Will Muschamp not Dabo Swinney is the state’s highest paid employee


With the recent downturn in the economy, there are many that have pointed to Clemson football coach Dabo Swinney is the state’s highest-paid employee and that his $9 million salary could help a lot of others in need at the moment.

Talking about what public officials make during an economic crisis, is at best low hanging fruit. It is not like Swinney was given a pay raise in the midst of what we are going through locally, domestically and internationally.

It is also important to make sure you have the correct facts when talking about what Dabo Swinney is paid, and more importantly, it is important to remember that just 2.7 percent of his salary is state-funded.

Every state has a website that publishes what state employees make every year, it’s their way of partaking in checks and balances and trying to stay as transparent as possible. When looking at the state’s highest-paid employees, South Carolina football coach William Muschamp is the state of South Carolina’s highest-paid employee.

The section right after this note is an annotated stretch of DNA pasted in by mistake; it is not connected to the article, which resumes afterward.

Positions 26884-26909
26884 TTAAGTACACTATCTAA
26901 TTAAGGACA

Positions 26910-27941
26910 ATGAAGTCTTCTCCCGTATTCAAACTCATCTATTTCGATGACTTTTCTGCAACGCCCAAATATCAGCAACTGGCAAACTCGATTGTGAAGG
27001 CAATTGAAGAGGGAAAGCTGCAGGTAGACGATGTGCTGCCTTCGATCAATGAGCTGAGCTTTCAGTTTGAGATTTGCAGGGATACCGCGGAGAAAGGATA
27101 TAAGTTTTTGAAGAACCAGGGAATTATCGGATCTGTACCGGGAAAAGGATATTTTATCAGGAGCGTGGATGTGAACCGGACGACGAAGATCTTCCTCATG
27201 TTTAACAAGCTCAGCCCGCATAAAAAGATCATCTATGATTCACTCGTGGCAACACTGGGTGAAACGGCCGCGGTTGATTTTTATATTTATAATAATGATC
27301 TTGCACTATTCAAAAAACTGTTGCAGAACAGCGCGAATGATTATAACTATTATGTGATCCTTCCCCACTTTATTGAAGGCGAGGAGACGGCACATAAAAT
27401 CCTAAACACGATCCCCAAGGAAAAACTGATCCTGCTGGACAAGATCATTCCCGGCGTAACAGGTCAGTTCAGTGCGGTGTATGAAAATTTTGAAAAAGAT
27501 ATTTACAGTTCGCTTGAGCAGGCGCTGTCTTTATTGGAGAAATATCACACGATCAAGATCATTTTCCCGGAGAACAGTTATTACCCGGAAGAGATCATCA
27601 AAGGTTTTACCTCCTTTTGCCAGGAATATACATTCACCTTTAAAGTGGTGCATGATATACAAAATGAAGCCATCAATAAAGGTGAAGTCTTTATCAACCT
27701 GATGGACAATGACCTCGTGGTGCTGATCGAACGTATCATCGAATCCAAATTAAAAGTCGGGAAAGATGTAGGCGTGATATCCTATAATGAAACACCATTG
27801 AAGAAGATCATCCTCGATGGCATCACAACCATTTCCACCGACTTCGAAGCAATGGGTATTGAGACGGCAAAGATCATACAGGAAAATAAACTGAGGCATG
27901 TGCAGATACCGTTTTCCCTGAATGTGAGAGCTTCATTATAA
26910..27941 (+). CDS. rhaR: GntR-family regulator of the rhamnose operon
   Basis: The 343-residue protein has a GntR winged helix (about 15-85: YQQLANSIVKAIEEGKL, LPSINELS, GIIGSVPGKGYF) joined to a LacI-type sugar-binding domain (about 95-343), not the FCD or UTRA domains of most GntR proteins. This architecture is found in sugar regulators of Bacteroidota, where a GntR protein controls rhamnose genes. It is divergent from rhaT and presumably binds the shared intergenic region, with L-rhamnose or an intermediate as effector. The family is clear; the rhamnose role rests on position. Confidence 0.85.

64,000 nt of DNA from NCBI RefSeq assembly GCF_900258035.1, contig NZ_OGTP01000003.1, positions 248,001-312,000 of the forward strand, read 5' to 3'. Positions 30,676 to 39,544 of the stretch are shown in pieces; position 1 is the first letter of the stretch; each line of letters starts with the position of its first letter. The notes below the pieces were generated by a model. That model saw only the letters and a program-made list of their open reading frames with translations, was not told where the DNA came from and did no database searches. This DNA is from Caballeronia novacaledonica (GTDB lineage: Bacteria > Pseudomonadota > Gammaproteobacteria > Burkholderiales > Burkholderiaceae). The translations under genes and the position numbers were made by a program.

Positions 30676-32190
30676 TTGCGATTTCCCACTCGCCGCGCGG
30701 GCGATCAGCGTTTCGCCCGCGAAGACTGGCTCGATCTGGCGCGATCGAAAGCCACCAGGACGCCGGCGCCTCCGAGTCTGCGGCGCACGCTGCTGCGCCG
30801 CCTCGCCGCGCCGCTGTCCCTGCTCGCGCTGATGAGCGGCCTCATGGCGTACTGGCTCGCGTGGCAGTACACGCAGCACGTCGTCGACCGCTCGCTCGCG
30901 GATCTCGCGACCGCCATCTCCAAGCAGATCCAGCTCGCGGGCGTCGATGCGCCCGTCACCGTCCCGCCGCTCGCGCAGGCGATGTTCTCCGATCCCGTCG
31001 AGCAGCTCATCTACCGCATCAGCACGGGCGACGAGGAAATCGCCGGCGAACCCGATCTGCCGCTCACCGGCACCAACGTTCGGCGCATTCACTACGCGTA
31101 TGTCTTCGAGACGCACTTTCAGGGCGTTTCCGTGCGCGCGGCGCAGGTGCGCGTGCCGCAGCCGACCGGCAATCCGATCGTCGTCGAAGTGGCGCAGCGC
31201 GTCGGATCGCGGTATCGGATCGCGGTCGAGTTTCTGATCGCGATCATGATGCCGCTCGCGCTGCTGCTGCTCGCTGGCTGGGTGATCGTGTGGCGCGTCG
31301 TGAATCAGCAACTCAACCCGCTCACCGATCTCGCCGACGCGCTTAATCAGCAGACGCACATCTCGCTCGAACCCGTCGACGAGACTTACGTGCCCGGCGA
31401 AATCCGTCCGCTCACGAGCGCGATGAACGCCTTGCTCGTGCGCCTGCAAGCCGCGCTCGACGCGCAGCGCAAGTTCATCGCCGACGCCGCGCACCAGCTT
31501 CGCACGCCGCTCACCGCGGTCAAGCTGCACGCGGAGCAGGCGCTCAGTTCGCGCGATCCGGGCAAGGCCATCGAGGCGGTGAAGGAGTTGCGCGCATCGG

Matter of fact, when you look at the top 15 highest-paid state employees, South Carolina coaches have nine different coaches or athletic staff, including five of the six highest-paid. Head football coach Will Muschamp, head women’s basketball coach Dawn Staley, and head men’s basketball coach Frank Martin are all in the state’s Top 4 of the highest-paid.

In comparison, there are nearly 200 state employees that are higher paid out of the state coffers than Dabo Swinney or any of the Clemson football assistant coaches. Clemson has capped athletic coaches from being paid no more than $245,000 a year from state coffers.

When looking at the Clemson athletic department in general, the only athletic department employees are within the 75 highest-paid state employees are Davis Babb, Dan Radakovich, and Graham Neff. Babb and Radakovich are both paid $300,000 from the state budget while Graham is paid $250,000.

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Eventually, everyone will have to take a pay cut in order for the state to stay afloat, but Clemson athletics has done a great job finding other means to pay the majority of coaching staff salaries instead of using much-needed state money to do so.